State and local governments generally charge some type of taxes on their citizens in the form of property taxes, sales taxes, or state income taxes. Traditionally, those who paid these taxes were eligible to deduct the amount of their payment from their income on the federal level. The deduction of state and local taxes is abbreviated as the SALT deduction, and it's available to those who itemize on their federal tax returns.

In 2017, however, the Tax Cuts and Jobs Act passed and reformed federal tax law. One of the biggest changes was a limitation on the SALT deduction, which went into effect in 2018. This change made it so that itemizing no longer makes sense for many -- and it also caused millions of Americans to lose a substantial portion of their deductions. 

Here's how it works. 

1040 form with refund check sitting on it.

Image source: Getty Images.

There's now a cap on your SALT deduction

The Tax Cuts and Jobs Act imposed a $10,000 limit on the SALT deduction, so regardless of how much you actually pay in state and local taxes, you're only allowed to deduct a maximum of $10,000 of that amount from your federal taxable income. The taxes covered by the SALT deduction include:

  • State income or sales taxes (you can deduct either income taxes or sales taxes, but not both in the same year)
  • Real estate taxes 
  • Personal property taxes

This $10,000 cap applies to all tax filers regardless of their filing status, except for married filing separately. Separate filers face a $5,000 SALT cap.

Here's how this could affect you. Say you have $125,000 in adjusted gross income and $25,000 in other deductions you're entitled to itemize, and your total bill for property tax and state income tax is $24,000. Under the old rules, you would be able to take a $24,000 SALT deduction. Your taxable income reported to the IRS would decline to $76,000. 

But under the new rules, while you'll still have to pay the $24,000 in state and local taxes, you won't be able to deduct your entire payment amount. You would only be able to claim $10,000 and would lose $14,000 worth of deductions. Instead of your income coming down from $125,000 to $76,000, it would instead be reduced from $125,000 to $90,000 -- assuming you still itemized on your tax return (more on that below).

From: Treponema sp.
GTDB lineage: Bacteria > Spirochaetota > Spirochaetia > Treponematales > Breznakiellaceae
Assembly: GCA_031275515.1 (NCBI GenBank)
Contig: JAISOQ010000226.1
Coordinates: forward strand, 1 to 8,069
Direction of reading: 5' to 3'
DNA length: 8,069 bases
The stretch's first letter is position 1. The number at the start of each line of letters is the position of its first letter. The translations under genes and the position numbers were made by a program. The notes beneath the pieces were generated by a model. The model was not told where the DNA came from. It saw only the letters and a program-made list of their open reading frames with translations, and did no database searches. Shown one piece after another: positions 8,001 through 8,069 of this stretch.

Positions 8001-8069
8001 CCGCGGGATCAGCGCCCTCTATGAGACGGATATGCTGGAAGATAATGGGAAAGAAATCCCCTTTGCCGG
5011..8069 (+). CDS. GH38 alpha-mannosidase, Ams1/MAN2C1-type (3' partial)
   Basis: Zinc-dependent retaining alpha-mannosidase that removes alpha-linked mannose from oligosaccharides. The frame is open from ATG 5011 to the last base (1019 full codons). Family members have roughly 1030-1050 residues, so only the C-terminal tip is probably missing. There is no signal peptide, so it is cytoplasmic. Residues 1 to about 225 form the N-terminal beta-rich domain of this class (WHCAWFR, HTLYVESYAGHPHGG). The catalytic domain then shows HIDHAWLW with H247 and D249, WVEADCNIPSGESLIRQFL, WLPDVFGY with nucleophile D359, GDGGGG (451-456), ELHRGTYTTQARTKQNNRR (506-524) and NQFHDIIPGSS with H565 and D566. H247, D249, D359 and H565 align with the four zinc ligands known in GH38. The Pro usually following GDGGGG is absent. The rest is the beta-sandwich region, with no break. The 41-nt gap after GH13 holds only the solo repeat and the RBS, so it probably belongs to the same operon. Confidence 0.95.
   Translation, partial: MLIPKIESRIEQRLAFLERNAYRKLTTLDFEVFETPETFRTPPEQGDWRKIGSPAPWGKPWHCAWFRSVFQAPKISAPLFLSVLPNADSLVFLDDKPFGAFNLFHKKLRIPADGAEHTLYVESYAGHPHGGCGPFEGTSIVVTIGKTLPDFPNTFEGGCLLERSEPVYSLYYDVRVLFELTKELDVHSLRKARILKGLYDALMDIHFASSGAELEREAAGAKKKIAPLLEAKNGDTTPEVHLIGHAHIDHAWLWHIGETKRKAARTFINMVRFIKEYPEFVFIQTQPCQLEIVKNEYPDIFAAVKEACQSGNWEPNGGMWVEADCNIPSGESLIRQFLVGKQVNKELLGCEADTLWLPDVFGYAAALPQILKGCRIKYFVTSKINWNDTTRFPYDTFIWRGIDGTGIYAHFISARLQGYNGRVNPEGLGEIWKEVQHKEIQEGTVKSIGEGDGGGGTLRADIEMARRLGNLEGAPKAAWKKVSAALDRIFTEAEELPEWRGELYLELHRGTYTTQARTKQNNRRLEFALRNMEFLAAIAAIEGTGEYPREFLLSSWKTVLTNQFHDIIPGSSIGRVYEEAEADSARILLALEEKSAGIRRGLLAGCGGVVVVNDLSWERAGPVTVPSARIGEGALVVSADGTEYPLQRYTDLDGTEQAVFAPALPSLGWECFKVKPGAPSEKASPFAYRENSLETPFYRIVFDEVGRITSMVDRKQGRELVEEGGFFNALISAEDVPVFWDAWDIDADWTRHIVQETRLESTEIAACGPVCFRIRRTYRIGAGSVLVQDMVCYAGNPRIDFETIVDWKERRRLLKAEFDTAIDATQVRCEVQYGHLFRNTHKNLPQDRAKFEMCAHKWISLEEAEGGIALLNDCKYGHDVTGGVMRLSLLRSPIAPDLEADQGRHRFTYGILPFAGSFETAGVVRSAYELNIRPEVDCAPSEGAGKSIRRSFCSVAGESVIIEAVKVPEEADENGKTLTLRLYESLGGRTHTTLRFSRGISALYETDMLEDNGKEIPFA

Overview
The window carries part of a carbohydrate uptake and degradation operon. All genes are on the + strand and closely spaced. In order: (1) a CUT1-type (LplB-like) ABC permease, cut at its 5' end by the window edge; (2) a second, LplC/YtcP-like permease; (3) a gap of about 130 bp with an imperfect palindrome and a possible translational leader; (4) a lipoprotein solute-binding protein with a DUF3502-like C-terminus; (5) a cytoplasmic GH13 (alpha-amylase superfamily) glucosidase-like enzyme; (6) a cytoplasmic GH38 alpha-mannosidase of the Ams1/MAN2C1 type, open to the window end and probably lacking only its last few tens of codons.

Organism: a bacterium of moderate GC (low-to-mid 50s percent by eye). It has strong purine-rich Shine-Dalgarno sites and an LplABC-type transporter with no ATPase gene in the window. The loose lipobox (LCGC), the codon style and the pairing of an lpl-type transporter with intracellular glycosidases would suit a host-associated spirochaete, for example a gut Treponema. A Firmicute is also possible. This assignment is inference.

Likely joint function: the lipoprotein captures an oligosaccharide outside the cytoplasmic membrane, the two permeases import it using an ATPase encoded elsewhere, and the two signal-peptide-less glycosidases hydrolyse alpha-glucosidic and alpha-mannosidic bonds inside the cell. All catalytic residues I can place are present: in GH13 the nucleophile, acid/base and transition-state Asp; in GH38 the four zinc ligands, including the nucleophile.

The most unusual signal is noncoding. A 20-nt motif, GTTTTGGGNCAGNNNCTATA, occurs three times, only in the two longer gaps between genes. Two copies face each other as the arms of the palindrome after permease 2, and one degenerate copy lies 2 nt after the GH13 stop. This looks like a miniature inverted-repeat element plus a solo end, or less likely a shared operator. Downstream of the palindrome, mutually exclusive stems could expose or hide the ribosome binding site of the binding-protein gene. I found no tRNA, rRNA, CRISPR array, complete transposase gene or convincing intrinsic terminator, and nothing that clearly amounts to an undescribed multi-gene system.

Unfortunately, it's difficult to do a head-to-head comparison of how much the loss of your SALT deductions would cost you if you still itemize because the Tax Cuts and Jobs Act also changed the tax brackets. However, a 2019 Inspector General Report found that if the $10,000 cap had been imposed in tax year 2017 before other changes to the tax law occurred, it would have reduced the amount of the SALT deduction for 10.9 million taxpayers, who collectively would've seen the value of their deductions fall by $323 billion. 

Should you still itemize? The SALT cap could change the math

Assessing the impact of the SALT limitation is a challenge because the Tax Cuts and Jobs Act also made another big change. It more than doubled the standard deduction. As a result, you may find that while it once made sense to itemize on your taxes, it no longer does. And if you don't itemize any more, the SALT cap won't impact you. 

In 2021, the standard deduction is $12,550 for individuals and married couples filing separately, $18,800 for heads of household, and $25,100 for married joint filers. In other words, it's more than the SALT deduction could possibly be worth with the new limit imposed.

If the $10,000 you're still allowed to deduct for state and local taxes combines with your other deductions so the total amount is over $12,550, $18,800, or $25,100, you should still itemize on your taxes. In this case, if your state and local taxes cost more than $10,000, you're losing out on deductions you could've claimed had the SALT limit not been in place. But if you don't have many other deductions, the $10,000 you're now allowed to claim would be below the standard deduction so itemizing wouldn't make sense any more. 

The SALT cap has been the law for years and will remain in effect until 2025 when the limitation ends unless tax laws change before then. As long as it's in force, millions of Americans are going to be taxed at the federal level on money they've used to pay other taxes locally.